resistance or intolerance to prior therapy including imatinib. Dasatinib
is also approved for the treatment of adults with Philadelphia
chromosome-positive acute lymphoblastic leukaemia with resistance or
intolerance to prior therapy. Since then, dasatinib has been approved
for this indication in more than 60 countries worldwide.
In 2010, dasatinib 100 mg once daily was approved by the FDA and European
Commission for the treatment of adult patients with newly diagnosed Ph+
CML in chronic phase. In the U.S., dasatinib received accelerated FDA
approval for this indication. The effectiveness of dasatinib is based
on cytogenetic response and major molecular response rates. The first-line
trial (known as DASISION) is ongoing and further data will be required to
determine long-term outcome. Now, more than 50 countries have approved
dasatinib for this indication.

About Chronic Myeloid Leukaemia

CML is a slow-growing type of leukaemia in which the body produces an
uncontrolled number of abnormal white blood cells.[1] CML accounts for 15% of
all leukaemias.[2] Due to the ageing population, the incidence of CML is
increasing. The incidence is estimated at 1-2 cases per 100,000.[3]

CML occurs when pieces of two different chromosomes break off and attach
to each other. The new chromosome is called the Philadelphia-positive
chromosome, which contains an abnormal gene called BCR-ABL that signals cells
to make too many white blood cells. There is no known cause for the genetic
change that causes CML.

About Bristol-Myers Squibb

Bristol-Myers Squibb is a global biopharmaceutical company whose mission
is to discover, develop and deliver innovative medicines that help patients
prevail over serious diseases.

About Otsuka Pharmaceutical Co., Ltd

Otsuka Pharmaceutical Co., Ltd is a successful, innovative, fast-growing
healthcare company that commercialises Otsuka-discovered and other product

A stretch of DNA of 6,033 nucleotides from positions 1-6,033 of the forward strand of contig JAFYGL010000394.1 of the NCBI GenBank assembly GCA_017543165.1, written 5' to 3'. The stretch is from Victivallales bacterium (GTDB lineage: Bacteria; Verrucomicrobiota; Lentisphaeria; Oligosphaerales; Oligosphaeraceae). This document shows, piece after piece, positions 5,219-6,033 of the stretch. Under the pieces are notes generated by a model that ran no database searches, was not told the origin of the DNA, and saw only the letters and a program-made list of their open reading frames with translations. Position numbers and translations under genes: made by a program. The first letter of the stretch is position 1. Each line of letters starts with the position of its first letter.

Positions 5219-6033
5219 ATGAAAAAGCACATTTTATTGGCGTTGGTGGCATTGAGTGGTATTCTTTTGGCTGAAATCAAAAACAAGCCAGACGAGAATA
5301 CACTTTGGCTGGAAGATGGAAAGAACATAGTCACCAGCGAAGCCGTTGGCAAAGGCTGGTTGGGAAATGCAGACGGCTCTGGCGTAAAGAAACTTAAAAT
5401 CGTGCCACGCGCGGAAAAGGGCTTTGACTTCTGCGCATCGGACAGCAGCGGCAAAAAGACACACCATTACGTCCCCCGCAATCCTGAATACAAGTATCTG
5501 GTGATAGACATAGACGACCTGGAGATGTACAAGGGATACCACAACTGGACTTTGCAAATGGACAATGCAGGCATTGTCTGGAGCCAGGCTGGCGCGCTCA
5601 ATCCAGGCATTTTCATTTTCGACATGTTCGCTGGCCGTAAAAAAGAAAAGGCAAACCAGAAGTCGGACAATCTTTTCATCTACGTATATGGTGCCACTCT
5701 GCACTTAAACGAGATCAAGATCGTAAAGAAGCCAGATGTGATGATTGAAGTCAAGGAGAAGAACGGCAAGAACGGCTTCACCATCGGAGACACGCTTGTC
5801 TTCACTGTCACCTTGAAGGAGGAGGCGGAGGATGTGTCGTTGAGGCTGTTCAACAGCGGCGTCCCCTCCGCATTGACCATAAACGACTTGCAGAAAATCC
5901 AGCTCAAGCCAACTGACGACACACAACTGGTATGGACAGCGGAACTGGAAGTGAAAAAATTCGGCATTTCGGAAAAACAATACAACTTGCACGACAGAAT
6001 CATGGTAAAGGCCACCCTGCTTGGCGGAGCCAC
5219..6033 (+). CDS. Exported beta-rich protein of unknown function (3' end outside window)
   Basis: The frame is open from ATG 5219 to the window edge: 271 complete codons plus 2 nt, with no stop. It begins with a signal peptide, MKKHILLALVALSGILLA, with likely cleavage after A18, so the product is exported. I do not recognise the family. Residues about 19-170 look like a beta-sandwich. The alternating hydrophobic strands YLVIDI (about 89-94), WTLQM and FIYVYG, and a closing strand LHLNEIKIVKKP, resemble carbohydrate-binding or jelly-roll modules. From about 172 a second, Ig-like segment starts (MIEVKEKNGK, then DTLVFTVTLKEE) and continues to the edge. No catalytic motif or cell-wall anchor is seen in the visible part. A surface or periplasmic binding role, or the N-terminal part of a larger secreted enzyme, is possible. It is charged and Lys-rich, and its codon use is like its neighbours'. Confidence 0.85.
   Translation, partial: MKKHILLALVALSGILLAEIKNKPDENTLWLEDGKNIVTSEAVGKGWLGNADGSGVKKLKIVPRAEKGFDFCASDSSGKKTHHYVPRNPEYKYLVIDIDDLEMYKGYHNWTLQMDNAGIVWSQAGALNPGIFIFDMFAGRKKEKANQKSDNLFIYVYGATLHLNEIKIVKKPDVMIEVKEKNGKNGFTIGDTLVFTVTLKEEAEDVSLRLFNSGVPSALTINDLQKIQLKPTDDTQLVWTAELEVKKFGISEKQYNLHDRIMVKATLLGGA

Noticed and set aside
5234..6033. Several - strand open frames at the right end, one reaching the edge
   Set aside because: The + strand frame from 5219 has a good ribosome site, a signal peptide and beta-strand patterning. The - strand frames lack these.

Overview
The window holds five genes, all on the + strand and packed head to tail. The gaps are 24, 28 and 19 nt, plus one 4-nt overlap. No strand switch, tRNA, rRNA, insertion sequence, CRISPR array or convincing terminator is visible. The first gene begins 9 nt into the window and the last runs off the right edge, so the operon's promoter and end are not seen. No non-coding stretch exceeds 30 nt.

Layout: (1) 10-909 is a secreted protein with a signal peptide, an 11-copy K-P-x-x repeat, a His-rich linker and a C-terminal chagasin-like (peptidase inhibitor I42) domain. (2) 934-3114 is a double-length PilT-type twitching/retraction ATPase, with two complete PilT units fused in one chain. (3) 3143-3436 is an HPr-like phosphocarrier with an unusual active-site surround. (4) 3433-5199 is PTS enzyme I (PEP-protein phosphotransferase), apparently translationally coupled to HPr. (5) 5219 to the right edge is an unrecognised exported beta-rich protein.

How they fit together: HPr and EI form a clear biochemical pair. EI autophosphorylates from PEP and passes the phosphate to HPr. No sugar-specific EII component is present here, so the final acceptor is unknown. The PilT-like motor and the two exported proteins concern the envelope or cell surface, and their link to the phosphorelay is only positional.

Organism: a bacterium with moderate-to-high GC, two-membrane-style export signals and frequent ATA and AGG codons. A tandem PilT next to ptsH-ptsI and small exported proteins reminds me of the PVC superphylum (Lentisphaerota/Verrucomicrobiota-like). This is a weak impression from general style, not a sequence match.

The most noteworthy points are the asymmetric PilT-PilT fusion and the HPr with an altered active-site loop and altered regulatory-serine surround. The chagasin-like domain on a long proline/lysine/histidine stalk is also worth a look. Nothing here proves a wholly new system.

opportunities globally, with a strong focus on and commitment to
neuroscience, cardiovascular, oncologic, and gastrointestinal therapeutic
treatments. Otsuka Pharmaceutical Co., Ltd is dedicated to improving
patients' health and the quality of human life. Otsuka Pharmaceutical Co.,
Ltd. is a wholly owned subsidiary of Otsuka Holdings Co., Ltd., the holding
company for the Otsuka Group.

SPRYCEL is a registered trademark of Bristol-Myers Squibb Company.


[1]. Macmillan Cancer Support. Leukaemia Overview. Available at:
overview.aspx. Last accessed April 2011

(Due to the length of this URL, it may be necessary to copy and paste
this hyperlink into your Internet browser's URL address field. Remove the
space if one exists.)

[2]. National Comprehensive Cancer Network (NCCN). Chronic Myelogenous
Leukemia - Clinical Practice Guidelines in Oncology - v.1.2007.

[3]. Baccarani, M. and Dreyling, M. Annals of Oncology. 2010;21:165-167.


[*] Glivec(R) (imatinib mesylate) is a registered trademark of Novartis

Contacts: Bristol-Myers Squibb: European Media Contact: Elzbieta Zawislak, +33615523580, elzbieta.zawislak at; Global Media Contact: Sarah Koenig, +1-609-252-4145, sarah.koenig at